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vicious

[vish-uh s] /ˈvɪʃ əs/
adjective
1.
addicted to or characterized by vice; grossly immoral; depraved; profligate:
a vicious life.
2.
given or readily disposed to evil:
a vicious criminal.
3.
reprehensible; blameworthy; wrong:
a vicious deception.
4.
spiteful; malicious:
vicious gossip; a vicious attack.
5.
unpleasantly severe:
a vicious headache.
6.
characterized or marred by faults or defects; faulty; unsound:
vicious reasoning.
7.
savage; ferocious:
They all feared his vicious temper.
8.
(of an animal) having bad habits or a cruel or fierce disposition:
a vicious bull.
9.
Archaic. morbid, foul, or noxious.
Origin of vicious
1300-1350
1300-50; Middle English (< Anglo-French) < Latin vitiōsus, equivalent to viti(um) fault, vice1 + -ōsus -ous
Related forms
viciously, adverb
viciousness, noun
unvicious, adjective
unviciously, adverb
unviciousness, noun
Can be confused
vicious, viscose, viscous.
Synonyms
1. abandoned, corrupt, iniquitous, sinful. 4. malevolent.
Antonyms
1. moral.
Dictionary.com Unabridged
Based on the Random House Dictionary, © Random House, Inc. 2015.
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Examples from the Web for vicious
Contemporary Examples
Historical Examples
  • They had heard too of the vicious nature of these same animals.

    The Peril Finders George Manville Fenn
  • But can the safety of the state be secured by merely excluding the vicious poor?

    Philothea Lydia Maria Child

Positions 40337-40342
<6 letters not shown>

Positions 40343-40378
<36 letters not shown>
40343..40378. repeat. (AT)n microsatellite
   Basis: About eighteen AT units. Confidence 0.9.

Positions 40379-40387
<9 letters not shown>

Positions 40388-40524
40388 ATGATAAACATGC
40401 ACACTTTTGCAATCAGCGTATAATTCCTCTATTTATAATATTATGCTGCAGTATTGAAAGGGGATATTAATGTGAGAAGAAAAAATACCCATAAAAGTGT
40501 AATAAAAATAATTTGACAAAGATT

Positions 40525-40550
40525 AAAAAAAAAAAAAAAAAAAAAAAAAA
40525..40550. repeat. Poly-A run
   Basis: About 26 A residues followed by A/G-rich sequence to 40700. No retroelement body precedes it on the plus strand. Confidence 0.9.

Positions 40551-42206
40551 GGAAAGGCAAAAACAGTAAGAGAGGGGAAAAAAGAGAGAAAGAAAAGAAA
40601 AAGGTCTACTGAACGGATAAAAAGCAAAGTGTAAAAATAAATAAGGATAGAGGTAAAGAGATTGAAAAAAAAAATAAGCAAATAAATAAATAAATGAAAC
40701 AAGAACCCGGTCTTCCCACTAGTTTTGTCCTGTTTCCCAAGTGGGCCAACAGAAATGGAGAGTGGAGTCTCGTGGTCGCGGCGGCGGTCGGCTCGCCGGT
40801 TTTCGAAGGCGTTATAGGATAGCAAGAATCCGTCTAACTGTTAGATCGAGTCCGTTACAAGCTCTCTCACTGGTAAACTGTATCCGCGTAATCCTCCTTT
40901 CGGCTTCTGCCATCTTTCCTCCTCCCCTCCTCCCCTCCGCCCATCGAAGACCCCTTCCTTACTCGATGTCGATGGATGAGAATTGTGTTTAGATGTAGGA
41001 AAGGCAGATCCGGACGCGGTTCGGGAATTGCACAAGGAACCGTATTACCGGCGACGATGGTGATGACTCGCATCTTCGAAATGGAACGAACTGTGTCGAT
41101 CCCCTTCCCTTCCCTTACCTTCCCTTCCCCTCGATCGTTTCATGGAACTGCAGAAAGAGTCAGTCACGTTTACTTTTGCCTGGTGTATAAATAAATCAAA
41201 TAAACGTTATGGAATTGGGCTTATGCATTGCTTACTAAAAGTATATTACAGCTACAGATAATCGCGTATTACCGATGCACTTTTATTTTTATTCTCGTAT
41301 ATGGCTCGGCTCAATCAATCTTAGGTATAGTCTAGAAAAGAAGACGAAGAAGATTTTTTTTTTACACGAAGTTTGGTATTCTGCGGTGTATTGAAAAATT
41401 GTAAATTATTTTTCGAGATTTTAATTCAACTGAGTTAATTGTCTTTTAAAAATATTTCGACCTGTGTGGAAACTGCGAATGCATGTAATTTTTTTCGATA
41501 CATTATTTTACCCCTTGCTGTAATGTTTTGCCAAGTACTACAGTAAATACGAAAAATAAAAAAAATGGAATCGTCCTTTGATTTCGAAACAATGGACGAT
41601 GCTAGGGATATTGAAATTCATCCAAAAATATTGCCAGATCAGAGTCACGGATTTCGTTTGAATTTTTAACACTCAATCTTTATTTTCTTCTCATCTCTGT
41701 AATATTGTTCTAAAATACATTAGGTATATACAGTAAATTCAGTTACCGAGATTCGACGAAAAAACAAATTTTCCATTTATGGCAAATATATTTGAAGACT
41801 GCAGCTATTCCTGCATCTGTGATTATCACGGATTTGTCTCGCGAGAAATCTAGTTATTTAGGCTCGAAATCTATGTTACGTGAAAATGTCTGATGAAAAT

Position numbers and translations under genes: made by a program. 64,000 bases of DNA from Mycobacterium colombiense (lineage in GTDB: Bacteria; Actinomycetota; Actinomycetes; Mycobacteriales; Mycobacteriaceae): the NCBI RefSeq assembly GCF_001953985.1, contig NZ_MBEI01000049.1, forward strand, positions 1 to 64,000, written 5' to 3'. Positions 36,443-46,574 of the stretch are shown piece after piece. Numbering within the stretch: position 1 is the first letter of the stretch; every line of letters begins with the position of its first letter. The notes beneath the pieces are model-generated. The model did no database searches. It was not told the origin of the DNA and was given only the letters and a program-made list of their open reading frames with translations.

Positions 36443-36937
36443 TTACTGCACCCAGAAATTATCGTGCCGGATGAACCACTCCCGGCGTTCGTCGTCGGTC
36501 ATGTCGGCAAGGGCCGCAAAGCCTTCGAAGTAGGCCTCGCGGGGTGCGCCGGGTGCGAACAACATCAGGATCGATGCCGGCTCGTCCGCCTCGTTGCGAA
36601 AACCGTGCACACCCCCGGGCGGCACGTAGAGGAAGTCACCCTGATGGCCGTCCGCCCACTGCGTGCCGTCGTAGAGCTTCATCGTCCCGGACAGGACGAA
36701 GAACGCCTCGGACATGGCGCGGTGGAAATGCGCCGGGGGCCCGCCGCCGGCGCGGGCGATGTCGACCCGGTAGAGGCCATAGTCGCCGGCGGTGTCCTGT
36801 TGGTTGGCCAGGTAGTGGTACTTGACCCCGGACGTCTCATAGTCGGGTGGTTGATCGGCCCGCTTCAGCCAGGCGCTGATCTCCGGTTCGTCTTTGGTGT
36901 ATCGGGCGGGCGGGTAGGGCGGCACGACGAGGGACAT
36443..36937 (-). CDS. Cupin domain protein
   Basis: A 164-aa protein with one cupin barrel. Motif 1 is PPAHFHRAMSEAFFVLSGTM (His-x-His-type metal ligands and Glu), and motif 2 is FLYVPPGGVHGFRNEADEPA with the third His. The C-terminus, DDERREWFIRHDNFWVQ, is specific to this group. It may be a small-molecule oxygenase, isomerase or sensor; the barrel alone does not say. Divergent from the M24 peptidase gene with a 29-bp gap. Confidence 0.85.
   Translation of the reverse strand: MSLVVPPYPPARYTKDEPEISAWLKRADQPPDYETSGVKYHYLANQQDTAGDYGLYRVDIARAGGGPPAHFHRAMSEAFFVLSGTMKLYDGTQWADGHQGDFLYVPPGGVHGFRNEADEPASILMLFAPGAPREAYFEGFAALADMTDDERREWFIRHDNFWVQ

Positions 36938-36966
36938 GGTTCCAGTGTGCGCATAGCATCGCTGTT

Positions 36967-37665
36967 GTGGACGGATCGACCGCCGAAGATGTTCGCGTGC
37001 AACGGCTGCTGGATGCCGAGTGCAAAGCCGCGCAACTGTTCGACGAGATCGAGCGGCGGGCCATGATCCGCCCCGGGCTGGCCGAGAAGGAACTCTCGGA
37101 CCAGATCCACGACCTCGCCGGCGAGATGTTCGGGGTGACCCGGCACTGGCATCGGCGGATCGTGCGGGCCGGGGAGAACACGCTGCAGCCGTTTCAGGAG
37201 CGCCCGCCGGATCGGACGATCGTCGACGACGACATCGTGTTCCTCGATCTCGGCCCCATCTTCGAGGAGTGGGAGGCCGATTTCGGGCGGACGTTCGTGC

• Chico, the big ape that has also been mentioned, was often vicious and stubborn.

    Gorillas & Chimpanzees R. L. Garner
  • Our steward was a Portuguese negro, of the most vicious and surly temper.

    Ned Myers James Fenimore Cooper
  • I don't think he's naturally bad or vicious—I think he's just weak.

British Dictionary definitions for vicious

vicious

/ˈvɪʃəs/
adjective
1.
wicked or cruel; villainous: a vicious thug
2.
characterized by violence or ferocity: a vicious blow
3.
(informal) unpleasantly severe; harsh: a vicious wind
4.
characterized by malice: vicious lies
5.
(esp of dogs, horses, etc) ferocious or hostile; dangerous
6.
characterized by or leading to vice
7.
invalidated by defects; unsound: a vicious inference
8.
(obsolete) noxious or morbid: a vicious exhalation
Derived Forms
viciously, adverb
viciousness, noun
Word Origin
C14: from Old French vicieus, from Latin vitiōsus full of faults, from vitium a defect
Collins English Dictionary - Complete & Unabridged 2012 Digital Edition
© William Collins Sons & Co. Ltd. 1979, 1986 © HarperCollins
Publishers 1998, 2000, 2003, 2005, 2006, 2007, 2009, 2012
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Word Origin and History for vicious
adj.

early 14c. (implied in viciously), "of the nature of vice, wicked," from Anglo-French vicious, Old French vicieus, from Latin vitiosus "faulty, defective, corrupt," from vitium "fault" (see vice (n.1)). Meaning "inclined to be savage or dangerous" is first recorded 1711 (originally of animals, especially horses); that of "full of spite, bitter, severe" is from 1825. In law, "marred by some inherent fault" (late 14c.), hence also this sense in logic (c.1600); cf. vicious circle in reasoning (c.1792, Latin circulus vitiosus), which was given a general sense of "a situation in which action and reaction intensify one another" by 1839.

Online Etymology Dictionary, © 2010 Douglas Harper
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Slang definitions & phrases for vicious

vic 1

noun

A convict (1925+ Underworld)

The Dictionary of American Slang, Fourth Edition by Barbara Ann Kipfer, PhD. and Robert L. Chapman, Ph.D.
Copyright (C) 2007 by HarperCollins Publishers.
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